4. If I did have malice against the clergy, it’s odd that I haven’t written about it before, even though it’s easy to make jokes about.
  5. If I did have malice, there would be better ways of injuring the clergy.
  6. I only got $50 for it.
  7. No one who is mad at me would have paid that much to suppress the ad.
  8. If people could pay to suppress content, I could probably live a very easy life, and there would be very little printed.
  9. I am thankful for everyone who subscribes to my paper, even to those who once subscribed but have now canceled, but I beg they not encourage others to cancel, as it seems unnecessarily malicious to me.
  10. It’s impossible to know what you’d do as a printer unless you have been a printer.
  11. Discounting a few incidents as a rash youth, I have avoided printing items that give offense to the Church or State.
  12. I’ve printed thousands of ads that didn’t mention Sea Hens or Black Gowns, and this being the first example of an offensive ad, I had expected forgiveness.

I’ll end with an old story about a well-meaning man and his son who were headed to the market with a donkey. The road was bad, so the man road but the son walked. The first person they passed asked why he was letting his son walk alone, so the man pulled up his son. The second person they passed asked about the donkey, so the man hopped off and let his son ride alone to give the animal a rest. The third passerby laughed at the son who had apparently persuaded his dad to bear the hard burden, and so the father asked if they might walk together.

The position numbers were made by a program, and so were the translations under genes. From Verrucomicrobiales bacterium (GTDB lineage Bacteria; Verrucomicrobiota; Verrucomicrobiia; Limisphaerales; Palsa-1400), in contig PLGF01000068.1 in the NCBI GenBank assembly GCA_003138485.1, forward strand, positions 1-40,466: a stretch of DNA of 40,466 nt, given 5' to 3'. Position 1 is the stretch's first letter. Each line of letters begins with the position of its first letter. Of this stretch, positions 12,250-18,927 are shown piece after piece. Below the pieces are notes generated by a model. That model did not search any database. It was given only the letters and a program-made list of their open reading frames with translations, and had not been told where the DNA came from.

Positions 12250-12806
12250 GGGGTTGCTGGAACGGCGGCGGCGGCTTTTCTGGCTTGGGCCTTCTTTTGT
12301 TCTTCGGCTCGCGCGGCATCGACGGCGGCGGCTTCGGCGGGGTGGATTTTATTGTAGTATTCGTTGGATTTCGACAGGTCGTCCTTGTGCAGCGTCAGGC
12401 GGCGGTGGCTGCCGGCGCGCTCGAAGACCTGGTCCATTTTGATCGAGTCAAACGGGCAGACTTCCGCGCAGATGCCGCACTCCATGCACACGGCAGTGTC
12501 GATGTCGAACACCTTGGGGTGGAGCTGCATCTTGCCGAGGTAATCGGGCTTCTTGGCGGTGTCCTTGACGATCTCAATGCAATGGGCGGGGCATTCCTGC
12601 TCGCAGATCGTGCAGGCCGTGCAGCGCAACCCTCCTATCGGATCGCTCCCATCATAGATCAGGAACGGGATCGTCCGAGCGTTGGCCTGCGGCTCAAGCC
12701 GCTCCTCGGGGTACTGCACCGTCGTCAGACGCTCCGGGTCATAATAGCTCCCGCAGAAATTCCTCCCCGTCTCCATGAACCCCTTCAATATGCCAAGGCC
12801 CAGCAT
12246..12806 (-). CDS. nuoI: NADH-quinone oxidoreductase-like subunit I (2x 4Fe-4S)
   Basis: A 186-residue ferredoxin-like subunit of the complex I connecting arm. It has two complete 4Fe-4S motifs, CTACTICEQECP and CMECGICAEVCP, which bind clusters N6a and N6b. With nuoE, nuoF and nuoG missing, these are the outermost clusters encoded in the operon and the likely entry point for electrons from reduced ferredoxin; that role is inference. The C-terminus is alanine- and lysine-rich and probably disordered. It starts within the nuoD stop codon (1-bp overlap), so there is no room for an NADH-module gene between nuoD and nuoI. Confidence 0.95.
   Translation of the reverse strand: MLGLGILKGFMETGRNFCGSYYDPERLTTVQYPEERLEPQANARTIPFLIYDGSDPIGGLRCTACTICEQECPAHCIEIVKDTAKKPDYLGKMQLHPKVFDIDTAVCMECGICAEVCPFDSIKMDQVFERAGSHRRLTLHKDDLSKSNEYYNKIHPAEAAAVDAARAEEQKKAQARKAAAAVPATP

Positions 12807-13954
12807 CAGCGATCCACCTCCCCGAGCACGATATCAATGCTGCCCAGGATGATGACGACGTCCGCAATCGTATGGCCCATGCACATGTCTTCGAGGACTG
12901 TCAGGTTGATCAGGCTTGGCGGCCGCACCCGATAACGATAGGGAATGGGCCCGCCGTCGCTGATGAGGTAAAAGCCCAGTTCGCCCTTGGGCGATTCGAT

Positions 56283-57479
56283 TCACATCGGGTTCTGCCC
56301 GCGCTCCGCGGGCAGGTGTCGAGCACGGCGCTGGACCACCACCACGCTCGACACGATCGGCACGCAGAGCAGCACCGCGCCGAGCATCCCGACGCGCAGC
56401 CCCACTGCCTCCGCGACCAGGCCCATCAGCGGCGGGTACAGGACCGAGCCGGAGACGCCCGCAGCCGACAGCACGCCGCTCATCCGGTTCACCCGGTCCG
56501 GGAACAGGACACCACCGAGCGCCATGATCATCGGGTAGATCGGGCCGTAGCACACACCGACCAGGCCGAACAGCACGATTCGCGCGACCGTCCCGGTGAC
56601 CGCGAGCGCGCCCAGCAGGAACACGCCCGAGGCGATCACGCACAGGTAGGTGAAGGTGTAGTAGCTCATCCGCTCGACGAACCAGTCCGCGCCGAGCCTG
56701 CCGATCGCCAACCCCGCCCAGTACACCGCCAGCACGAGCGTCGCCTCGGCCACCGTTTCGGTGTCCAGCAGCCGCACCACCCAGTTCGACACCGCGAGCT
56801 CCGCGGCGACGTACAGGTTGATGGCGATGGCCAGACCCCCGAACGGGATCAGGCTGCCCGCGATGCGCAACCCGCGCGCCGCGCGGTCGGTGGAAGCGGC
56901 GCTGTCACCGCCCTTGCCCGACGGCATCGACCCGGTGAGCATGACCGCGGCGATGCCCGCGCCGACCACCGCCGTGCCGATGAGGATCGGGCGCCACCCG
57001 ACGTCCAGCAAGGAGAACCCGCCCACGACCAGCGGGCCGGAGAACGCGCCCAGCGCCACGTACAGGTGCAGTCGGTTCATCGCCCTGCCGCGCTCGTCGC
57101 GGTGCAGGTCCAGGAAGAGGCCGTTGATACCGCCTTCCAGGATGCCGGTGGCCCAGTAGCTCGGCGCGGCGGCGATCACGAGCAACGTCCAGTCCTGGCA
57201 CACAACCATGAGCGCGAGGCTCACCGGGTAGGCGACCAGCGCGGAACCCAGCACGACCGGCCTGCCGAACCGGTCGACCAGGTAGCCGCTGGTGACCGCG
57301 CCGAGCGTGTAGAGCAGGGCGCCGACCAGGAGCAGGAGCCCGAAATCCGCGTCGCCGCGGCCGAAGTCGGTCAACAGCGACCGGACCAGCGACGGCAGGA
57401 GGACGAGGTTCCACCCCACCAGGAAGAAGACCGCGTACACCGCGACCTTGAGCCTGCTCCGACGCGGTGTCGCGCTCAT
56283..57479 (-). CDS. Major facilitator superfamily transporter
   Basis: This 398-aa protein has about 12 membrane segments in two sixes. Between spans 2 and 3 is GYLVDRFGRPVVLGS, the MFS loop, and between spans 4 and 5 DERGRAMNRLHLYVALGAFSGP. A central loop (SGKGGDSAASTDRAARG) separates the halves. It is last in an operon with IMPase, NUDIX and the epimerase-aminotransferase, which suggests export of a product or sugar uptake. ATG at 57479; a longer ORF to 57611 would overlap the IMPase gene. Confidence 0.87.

Finally, someone sees them leading the donkey by the halter when they get called blockheads for going on foot when they had a ride at-hand. The old man could no longer bear it: “My son, we cannot please all these people. Let us throw the donkey over the next bridge so we are no longer troubled by him.”

Had the old man done this, he’d have been called a fool for caring about the opinions of all that wanted to find fault with him. Therefore, although I also want to please everybody, I intend not to imitate him by leaving printing. I shall continue my business. I shall not burn my press and melt my letters.